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Goa crying for sincere investment promotion

14 Jun 2017 05:28am IST
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14 Jun 2017 05:28am IST

A day before the election results were declared, Metastrips, a defunct company managed to get approval to transfer 2.42 lakh square meters of land to another Company supposedly involved in logistics. In normal circumstances, this should be good news as it means a closed unit would now get a fresh lease of life and a new entity will take over and start an enterprise which will create new jobs.

Alas, that is not true, it appears to be one more operation where the people of Goa and more so the people of Cortalim whose land was acquired at a pittance and handed over to Metastrips are short changed. Metastrips was to start production and of course give jobs to locals. Having taken procession of 2.4 lakh square mts, the Company went ahead and built just 42232 square meters, of this approx 23000 square meters was actual production building, the rest utilities and also bachelor and labour accommodation.  The built-up area was spread all over the campus and accounted for just 17% utilisation. If they did not need this land why did they take so much, did anyone in Goa Industrial Development Corporation (GIDC) study their original project report that would have been submitted to justify the huge demand for land when in reality they had no use for it? The plant was in production for less than 10 years. The plant has been shut since and land which is a scarce resource in Goa is locked up. 

The transfer is done in contravention of all rules currently in place and also against the terms of lease agreement signed by Metastrips with GIDC. The rules do not allow a plot marked for manufacturing to be transferred to a utility, why is this facility not allowed to other investors who are holding unused plots? The agreement clearly states that if not used for 30 years the plot will revert back to GIDC. The original owners would have got approx Rs 10sqm (for more they will be still fighting in court) and Metastrips who reportedly got 75 crore i.e approx 3500/sqm. For doing nothing...........in the hurry did GIDC get the correct transfer fee?

The new company, has their requirement for land been clearly accessed, was the Investment Promotion Board (IPB) involved? Does a logistics Company need 2.5 lakh sqm of land? Any allocation of plot above 3000 sqm needs IPB approval. What happened in this case? The GIDC transfer committee would have been suspended due to poll code. Who took the decision to allow the transfer? Why are other transfer cases not acted on so promptly? The answer is clear, this transaction is not in the interest of Goa and hence all this speed and subterfuge. When will we learn to act on behalf of Goa and not “pelf”?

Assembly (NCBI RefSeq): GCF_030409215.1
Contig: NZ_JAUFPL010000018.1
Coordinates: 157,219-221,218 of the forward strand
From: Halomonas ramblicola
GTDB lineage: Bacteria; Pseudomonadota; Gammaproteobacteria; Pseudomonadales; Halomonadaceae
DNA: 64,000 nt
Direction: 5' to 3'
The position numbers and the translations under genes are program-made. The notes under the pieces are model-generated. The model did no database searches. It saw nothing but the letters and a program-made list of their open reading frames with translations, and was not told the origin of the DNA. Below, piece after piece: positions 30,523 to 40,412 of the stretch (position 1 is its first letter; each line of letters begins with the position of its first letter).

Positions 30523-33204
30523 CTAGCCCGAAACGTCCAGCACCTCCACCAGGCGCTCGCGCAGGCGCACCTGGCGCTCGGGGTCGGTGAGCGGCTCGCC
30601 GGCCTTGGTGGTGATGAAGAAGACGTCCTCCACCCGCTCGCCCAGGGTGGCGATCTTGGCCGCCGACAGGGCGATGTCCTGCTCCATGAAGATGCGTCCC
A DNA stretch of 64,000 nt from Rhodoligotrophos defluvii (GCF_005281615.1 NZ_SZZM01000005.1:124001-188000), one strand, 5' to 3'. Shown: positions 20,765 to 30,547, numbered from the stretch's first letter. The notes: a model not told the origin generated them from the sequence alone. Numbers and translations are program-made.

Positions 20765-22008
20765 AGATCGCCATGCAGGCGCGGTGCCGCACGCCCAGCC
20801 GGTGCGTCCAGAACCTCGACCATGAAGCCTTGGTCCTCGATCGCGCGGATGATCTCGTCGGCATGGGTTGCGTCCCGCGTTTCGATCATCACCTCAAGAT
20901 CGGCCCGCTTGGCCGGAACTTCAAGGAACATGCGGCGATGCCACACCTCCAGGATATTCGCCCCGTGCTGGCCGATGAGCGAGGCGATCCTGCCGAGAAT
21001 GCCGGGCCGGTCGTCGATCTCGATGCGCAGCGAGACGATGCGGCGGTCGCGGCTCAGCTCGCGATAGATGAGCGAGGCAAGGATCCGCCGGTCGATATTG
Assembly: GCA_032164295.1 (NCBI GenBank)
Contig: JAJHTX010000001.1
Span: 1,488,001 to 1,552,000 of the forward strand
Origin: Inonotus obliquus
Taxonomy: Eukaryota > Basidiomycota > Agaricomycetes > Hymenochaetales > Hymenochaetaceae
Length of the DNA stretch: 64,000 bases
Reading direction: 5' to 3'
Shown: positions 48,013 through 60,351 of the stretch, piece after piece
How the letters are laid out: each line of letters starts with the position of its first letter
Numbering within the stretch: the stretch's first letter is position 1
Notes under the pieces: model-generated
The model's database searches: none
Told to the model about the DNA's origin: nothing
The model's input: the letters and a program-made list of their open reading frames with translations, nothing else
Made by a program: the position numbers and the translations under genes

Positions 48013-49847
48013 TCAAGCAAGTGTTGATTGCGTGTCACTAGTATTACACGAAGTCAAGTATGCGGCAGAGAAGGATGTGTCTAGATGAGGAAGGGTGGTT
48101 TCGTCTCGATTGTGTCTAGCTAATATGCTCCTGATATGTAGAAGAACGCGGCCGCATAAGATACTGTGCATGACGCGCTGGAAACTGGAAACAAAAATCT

Imagine the same scenario, where promoting investment in Goa was a priority. GIDC would reprocess the land as per the terms in the original agreement. GIDC would have repaid the original amount approx Rs 1.5 crore. The buildings could be valued and paid for by GIDC. Once re-processed, GIDC could have made plots for new industry, remember there is a shortage of land and there is no place for small scale units to be set up. The estate could have been divided into small and big plots, there are project pending before the IPB that require land. These plots could have been allotted to them and in 2.5 lakh sqm of land surely we could have seen a lot of industry starting. 

The good news is that the new Government is listening to the feedback and now there is a move to restructure the IPB and make it more investment friendly. There is a demand to review the permissions given. The fact that two powerful MLA’s who are coalition partners are demanding changes bodes well. 

Some of the changes one would like to see is clarity of jurisdiction. A lot of hotels were allowed in No Development Zones (NDZ). Once these permissions were challenged in Court the IPB seemed to be unsure if it had authority to override other State Laws especially zoning. 

Level playing field: Alcohol manufacturers based inside industrial estates can neither start new units nor can they be expanded. All of a sudden the IPB gives permission for a new brewery in land demarcated as orchard. The Government kicked up a storm when they amended the Tree Act which seemed to allow the Company a free hand in cutting down 600 coconut trees to make way for the factory. The new TCP Minister is demanding a review of this project because of the trees. So while existing players cannot expand, a new player get the benefit. This does not seem fair, surely one policy should apply across the State. Alcohol is not an area that the IPB mandate prioritizes but feni industry is fighting hard to make it a world beater. Surely Government support would be welcome.

One Window: Goa has long decided that steel rolling mills are not an industry it wants to encourage, one they guzzle scarce power and two locals are not comfortable working in such units. The IPB turned down the request of Mohit Ispat to transfer from 5000sqm in Kundaim to 50000 sqm in Navelim. Guess what, the Parsekar Government overruled this decision in a cabinet decision. So, is the IPB which anyway has the Chief Minister as Chairman and a host of experts to assist in deciding what project Goa needs a final authority?  Or will it be just another body which can be overruled at will if the decision is not politically favourable?

Hopefully good sense will prevail and the review will correct some of the decisions taken in haste and without keeping Goa at the centre. Viva Goa. 

(The author prefers to write rather than chat 

in a balcao)

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